The amount of a messenger RNA available for protein synthesis depends on the efficiency of its transcription and stability. The mechanisms of degradation that determine the stability of mRNAs in bacteria have been investigated extensively during the last decade and have begun to be better understood. Several endo- and exoribonucleases involved in the mRNA metabolism have been characterized as well as structural features of mRNA which account for its stability have been determined. The most important recent developments have been the discovery that the degradosome-a multiprotein complex containing an endoribonuclease (RNase E), an exoribonuclease (polynucleotide phosphorylase), and a DEAD box helicase (RhlB)-has a central role in mRNA degradation and that oligo(A) tails synthesized by poly(A) polymerase facilitate the degradation of mRNAs and RNA fragments. Moreover, the phosphorylation status and the base pairing of 5' extremities, together with 3' secondary structures of transcriptional terminators, contribute to the stability of primary transcripts. Degradation of mRNAs can follow several independent pathways. Interestingly, poly(A) tails and multienzyme complexes also control the stability and the degradation of eukaryotic mRNAs. These discoveries have led to the development of refined models of mRNA degradation.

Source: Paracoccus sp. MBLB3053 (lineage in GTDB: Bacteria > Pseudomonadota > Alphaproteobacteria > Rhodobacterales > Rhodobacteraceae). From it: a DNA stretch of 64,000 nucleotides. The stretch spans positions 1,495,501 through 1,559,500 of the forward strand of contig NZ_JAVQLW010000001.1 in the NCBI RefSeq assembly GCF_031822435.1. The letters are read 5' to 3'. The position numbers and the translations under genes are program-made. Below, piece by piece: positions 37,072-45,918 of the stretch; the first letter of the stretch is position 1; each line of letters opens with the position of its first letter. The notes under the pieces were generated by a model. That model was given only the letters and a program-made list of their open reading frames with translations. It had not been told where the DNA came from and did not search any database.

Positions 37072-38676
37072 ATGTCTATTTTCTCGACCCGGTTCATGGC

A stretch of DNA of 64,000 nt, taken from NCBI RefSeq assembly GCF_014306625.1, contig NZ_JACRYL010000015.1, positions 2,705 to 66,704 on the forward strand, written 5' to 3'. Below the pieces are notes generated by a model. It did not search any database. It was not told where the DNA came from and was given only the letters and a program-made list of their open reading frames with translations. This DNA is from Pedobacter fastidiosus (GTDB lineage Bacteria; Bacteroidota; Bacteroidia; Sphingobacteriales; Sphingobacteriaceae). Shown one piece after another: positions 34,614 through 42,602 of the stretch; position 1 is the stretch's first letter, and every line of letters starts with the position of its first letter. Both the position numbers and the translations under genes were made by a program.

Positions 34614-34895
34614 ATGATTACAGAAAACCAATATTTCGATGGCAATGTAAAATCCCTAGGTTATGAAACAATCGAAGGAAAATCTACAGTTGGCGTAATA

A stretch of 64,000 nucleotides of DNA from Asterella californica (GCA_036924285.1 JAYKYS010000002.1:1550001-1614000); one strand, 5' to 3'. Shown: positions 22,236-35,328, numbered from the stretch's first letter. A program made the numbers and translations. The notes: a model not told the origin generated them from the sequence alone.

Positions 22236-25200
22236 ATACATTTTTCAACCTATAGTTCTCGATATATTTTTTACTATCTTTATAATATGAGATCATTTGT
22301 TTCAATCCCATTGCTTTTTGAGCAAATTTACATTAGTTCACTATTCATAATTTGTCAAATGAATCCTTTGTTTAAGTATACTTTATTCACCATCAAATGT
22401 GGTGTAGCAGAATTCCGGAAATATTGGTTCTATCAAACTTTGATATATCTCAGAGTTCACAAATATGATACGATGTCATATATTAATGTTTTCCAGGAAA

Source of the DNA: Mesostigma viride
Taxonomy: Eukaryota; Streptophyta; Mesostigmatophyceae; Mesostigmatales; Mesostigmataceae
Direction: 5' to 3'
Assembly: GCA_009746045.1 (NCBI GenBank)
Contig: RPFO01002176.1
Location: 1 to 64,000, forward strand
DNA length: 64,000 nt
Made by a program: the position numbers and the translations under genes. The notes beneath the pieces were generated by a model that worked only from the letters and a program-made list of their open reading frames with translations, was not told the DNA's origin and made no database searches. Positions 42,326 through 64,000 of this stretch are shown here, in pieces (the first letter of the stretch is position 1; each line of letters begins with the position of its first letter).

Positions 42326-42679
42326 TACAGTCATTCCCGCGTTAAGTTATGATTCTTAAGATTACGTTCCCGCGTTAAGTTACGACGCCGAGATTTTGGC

Copyright 2000 John Wiley & Sons, Inc.